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Merck recently announced it is forming a new division, Merck BioVentures MBV, to make copycat versions of biotech drugs. In its immediate target zone are products such as Amgen's Aranesp, a long-acting treatment for anemia that Merck expects to launch in 2012.

This announcement is of interest to healthcare marketing researchers for two major reasons.  First, while the distinction between branded and generic products has for many years been black and white, the notion of a copycat biotech product, which is similar but not identical to the original, establishes a gray zone that will elicit opinions and procedures from stakeholders, including physicians, patients and payers. We will need to keep up with these perspectives and practices, which could reshape biotech.

Second, and probably of greater interest, this move supports a strategic direction by several historically branded pharma companies of taking major stakes in the generic space. In the near future, as several observers have noted, the distinction between branded and generic pharma companies will break down, with significant impact on healthcare, the industry and the marketing research we conduct. The Obama administration, with its intention of making it easier for companies to get generics approved, will further support this trend.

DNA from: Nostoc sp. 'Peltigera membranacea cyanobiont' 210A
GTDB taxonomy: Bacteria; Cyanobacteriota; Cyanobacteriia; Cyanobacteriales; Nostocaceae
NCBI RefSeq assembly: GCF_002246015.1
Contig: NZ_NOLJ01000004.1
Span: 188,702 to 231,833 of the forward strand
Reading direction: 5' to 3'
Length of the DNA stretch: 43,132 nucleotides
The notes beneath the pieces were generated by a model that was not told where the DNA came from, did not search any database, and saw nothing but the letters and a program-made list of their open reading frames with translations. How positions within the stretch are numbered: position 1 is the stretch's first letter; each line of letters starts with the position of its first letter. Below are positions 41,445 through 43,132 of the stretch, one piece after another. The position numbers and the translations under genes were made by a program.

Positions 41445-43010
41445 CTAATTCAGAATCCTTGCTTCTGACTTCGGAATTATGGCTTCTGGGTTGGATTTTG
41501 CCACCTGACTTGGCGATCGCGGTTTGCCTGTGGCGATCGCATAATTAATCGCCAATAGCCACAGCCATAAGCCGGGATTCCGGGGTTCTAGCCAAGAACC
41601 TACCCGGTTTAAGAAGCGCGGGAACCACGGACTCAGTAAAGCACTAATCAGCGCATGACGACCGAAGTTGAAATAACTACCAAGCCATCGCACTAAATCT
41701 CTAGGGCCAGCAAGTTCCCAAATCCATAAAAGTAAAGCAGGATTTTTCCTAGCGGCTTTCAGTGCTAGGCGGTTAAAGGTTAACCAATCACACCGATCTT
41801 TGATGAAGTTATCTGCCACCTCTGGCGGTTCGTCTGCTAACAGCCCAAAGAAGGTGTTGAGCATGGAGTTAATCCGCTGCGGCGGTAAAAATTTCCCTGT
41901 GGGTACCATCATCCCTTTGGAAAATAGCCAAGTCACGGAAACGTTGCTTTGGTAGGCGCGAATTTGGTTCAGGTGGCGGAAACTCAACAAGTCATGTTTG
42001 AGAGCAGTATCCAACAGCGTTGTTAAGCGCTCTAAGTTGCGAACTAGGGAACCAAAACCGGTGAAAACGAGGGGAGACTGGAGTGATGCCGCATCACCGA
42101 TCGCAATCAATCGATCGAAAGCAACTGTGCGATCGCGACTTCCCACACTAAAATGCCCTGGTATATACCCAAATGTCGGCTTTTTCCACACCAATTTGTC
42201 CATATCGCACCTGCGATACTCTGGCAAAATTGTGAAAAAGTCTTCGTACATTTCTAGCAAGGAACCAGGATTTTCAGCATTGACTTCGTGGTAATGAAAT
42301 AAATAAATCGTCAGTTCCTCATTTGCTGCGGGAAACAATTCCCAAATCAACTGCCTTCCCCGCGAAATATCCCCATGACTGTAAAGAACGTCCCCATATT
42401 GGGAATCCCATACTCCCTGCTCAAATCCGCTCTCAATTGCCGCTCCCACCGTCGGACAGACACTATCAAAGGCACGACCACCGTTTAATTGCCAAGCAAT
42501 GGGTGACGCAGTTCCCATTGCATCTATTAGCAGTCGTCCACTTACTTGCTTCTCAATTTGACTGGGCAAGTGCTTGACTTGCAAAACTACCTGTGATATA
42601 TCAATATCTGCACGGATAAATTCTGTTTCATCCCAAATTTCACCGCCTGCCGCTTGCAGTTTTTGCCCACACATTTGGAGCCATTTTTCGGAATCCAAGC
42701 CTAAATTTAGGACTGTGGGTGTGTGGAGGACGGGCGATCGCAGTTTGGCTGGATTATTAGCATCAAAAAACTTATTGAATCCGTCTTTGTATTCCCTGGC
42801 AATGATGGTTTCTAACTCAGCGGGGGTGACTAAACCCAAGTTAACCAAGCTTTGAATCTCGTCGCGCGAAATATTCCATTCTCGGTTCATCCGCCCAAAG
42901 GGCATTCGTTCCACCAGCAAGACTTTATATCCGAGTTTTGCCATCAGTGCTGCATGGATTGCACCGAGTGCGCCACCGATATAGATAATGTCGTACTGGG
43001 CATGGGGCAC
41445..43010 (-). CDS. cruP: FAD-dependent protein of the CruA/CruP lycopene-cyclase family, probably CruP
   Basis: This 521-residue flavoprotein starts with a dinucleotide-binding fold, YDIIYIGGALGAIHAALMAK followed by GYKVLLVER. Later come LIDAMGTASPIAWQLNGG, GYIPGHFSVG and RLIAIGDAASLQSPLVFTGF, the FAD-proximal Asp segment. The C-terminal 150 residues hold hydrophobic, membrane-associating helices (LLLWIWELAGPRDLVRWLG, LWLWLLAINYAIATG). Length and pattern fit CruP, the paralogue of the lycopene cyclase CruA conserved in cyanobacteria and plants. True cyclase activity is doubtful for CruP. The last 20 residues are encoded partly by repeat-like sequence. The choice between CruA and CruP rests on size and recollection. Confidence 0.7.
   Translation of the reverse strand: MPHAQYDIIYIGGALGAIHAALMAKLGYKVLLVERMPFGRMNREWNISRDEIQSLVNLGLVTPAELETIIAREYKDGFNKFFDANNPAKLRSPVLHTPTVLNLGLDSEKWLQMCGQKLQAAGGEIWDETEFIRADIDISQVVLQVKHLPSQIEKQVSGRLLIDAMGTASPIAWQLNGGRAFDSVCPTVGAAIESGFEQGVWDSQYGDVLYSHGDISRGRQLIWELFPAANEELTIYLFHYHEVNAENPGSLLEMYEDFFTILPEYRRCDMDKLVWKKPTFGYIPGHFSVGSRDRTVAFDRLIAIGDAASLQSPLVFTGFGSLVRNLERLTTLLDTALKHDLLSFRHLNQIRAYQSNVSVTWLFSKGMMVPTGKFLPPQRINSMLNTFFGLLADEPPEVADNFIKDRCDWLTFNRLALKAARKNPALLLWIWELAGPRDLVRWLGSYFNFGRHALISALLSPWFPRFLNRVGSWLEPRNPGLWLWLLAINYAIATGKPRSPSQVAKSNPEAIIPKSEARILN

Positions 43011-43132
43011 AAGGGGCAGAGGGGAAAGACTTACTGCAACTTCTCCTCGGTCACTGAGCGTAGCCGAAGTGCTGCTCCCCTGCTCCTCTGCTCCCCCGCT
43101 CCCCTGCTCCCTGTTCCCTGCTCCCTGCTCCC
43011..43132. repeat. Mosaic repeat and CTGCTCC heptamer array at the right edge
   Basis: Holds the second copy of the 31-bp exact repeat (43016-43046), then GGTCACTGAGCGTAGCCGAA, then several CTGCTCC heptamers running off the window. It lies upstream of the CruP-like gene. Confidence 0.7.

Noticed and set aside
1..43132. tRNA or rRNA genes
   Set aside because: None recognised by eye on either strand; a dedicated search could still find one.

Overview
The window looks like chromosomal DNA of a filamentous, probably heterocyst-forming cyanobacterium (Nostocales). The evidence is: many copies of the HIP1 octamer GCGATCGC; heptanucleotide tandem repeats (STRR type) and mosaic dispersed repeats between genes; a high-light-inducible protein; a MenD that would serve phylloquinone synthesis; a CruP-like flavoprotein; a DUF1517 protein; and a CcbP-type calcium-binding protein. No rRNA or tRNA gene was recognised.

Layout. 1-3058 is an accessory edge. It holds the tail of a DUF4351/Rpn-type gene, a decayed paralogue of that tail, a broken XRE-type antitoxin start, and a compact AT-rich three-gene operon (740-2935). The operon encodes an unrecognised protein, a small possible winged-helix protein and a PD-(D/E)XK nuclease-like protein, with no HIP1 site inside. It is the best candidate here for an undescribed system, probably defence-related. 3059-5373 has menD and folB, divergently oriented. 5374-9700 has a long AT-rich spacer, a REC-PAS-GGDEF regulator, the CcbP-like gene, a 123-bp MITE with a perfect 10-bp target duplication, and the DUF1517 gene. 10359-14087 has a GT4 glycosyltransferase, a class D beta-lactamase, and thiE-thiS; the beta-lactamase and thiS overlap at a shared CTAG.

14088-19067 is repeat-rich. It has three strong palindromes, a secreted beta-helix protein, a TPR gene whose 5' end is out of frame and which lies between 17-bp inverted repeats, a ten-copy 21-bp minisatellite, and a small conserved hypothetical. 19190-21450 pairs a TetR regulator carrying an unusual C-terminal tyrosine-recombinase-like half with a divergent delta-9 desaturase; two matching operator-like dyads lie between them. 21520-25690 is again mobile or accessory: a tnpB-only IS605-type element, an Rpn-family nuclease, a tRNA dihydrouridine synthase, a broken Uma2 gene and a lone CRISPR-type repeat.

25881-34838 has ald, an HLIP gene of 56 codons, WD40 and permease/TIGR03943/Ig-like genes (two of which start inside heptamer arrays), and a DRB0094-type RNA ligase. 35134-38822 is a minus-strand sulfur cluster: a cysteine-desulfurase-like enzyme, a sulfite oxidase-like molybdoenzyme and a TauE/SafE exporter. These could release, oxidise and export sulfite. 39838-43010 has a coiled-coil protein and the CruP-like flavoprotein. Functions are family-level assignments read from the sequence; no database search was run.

The nature of the businesses we serve will change, from a world cleanly divided into brand name vs. generics into one where the division is far less clear. The issues we research will be more about science, business strategy and tactics and pricing, and less about the promotional efforts to which so much attention has historically been paid in the “marketing” of pharma products.

Richard Vanderveer is CEO of GfK Healthcare 
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